ROYAL OAK, Mich.--(BUSINESS WIRE)--A new generation medical device that precisely directs the cancer killing proton beam at tumors has arrived at Beaumont Hospital after crossing the ocean from Antwerp, Belgium, where it was manufactured. The Proteus®One Gantry is a compact alternative to the massive, three-story systems installed in some proton centers, making it possible for Beaumont and other hospitals to build far more affordable treatment facilities, but with the same precision as larger alternatives. The gantry, manufactured by IBA as part of its Proteus®One proton system, came over aboard the Floretgracht, a Dutch cargo vessel, and arrived at Beaumont yesterday. The center is expected to open in the spring of 2017.
“This is an exciting milestone that brings us one step closer to offering this important cancer therapy,” said Dr. Craig Stevens, Health System Chair, and Radiation Oncology Professor. “Our center will offer the best technology available for this advanced treatment. We will integrate intensity modulated proton therapy with daily imaging. This approach provides maximal dose to the tumor, while avoiding nearby healthy tissue. The long term effect of this will be more cures with fewer side effects.”
Proton therapy is an alternative to X-ray radiation for treating certain cancers. It spares healthy tissue adjacent to the tumor and thus reduces or eliminates many of the short- and long-term treatment side effects. Proton therapy is particularly effective in treating solid tumors, including tumors of the brain, central nervous system, eye, gastrointestinal tract, head and neck, liver, lung, prostate, spine and some breast tumors.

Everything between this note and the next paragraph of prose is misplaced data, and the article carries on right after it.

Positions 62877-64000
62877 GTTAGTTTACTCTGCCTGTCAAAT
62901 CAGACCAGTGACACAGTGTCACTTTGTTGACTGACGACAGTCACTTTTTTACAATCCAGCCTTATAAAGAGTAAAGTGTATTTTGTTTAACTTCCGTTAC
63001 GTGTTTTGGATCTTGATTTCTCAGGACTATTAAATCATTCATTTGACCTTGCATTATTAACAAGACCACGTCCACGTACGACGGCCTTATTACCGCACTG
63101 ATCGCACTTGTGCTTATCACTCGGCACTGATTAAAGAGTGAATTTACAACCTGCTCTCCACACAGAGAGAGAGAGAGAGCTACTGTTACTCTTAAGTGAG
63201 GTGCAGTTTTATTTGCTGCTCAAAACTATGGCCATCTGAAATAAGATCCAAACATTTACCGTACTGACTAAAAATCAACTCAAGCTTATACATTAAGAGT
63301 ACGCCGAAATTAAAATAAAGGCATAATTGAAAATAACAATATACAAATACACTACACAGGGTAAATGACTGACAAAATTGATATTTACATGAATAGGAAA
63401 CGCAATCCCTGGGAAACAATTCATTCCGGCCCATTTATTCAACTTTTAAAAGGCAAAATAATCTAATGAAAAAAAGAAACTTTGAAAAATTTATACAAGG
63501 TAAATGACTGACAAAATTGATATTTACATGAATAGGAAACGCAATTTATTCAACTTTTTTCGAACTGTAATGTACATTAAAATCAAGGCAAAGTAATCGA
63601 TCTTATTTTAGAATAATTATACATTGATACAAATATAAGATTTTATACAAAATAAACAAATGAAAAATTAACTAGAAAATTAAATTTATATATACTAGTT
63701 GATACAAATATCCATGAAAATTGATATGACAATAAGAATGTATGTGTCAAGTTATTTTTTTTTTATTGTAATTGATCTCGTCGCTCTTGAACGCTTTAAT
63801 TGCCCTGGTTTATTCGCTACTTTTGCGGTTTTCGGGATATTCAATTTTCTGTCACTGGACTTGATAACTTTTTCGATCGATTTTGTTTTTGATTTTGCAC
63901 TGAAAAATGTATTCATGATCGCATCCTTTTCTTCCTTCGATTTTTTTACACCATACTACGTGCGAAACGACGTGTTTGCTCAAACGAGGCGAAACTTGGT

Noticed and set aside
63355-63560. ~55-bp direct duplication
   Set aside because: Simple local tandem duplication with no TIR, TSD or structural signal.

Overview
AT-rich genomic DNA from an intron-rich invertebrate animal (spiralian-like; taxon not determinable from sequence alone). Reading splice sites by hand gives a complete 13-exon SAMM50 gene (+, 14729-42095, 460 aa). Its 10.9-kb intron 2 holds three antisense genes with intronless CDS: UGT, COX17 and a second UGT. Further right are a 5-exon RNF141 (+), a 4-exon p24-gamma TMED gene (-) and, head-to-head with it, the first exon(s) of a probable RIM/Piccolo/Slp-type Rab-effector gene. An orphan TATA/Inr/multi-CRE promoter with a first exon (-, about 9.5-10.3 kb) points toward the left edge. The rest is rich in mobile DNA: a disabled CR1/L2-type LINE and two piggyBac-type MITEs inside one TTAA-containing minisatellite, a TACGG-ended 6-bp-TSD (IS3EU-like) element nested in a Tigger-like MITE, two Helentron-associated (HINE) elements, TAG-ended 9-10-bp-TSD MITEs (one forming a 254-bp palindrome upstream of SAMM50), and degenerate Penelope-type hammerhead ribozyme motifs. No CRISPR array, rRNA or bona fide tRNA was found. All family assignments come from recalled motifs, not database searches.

Proton therapy is especially important when treating children. Because of their small size, children are vulnerable to the damage and side effects of X-ray radiation therapy. “Children treated for cancer today usually live a very long time” said Dr. Stevens. “This longevity makes reducing side effects that much more important. Protons will be important for our adult patients too. We will be able to treat many primary tumors better with protons than with more conventional approaches, but perhaps most importantly we will have the ability to potentially cure patients that have failed conventional treatment from other centers.”
Proton International is participating in the development of the center, a company that specializes in building and operating one- and two-room centers. “To be at this important project stage with our partners at Beaumont Hospital is also an important milestone for Proton International. Moving the industry towards clinically effective and financially feasible one-room applications is a key goal for our company," says Chris Chandler, CEO of Proton International. Beaumont Hospital’s $40 million, two-story proton therapy building will be 25,200-square-feet. The first floor will house a one-room proton therapy center and the second floor will be home to the Beaumont Children’s Pediatric Oncology and Hematology program.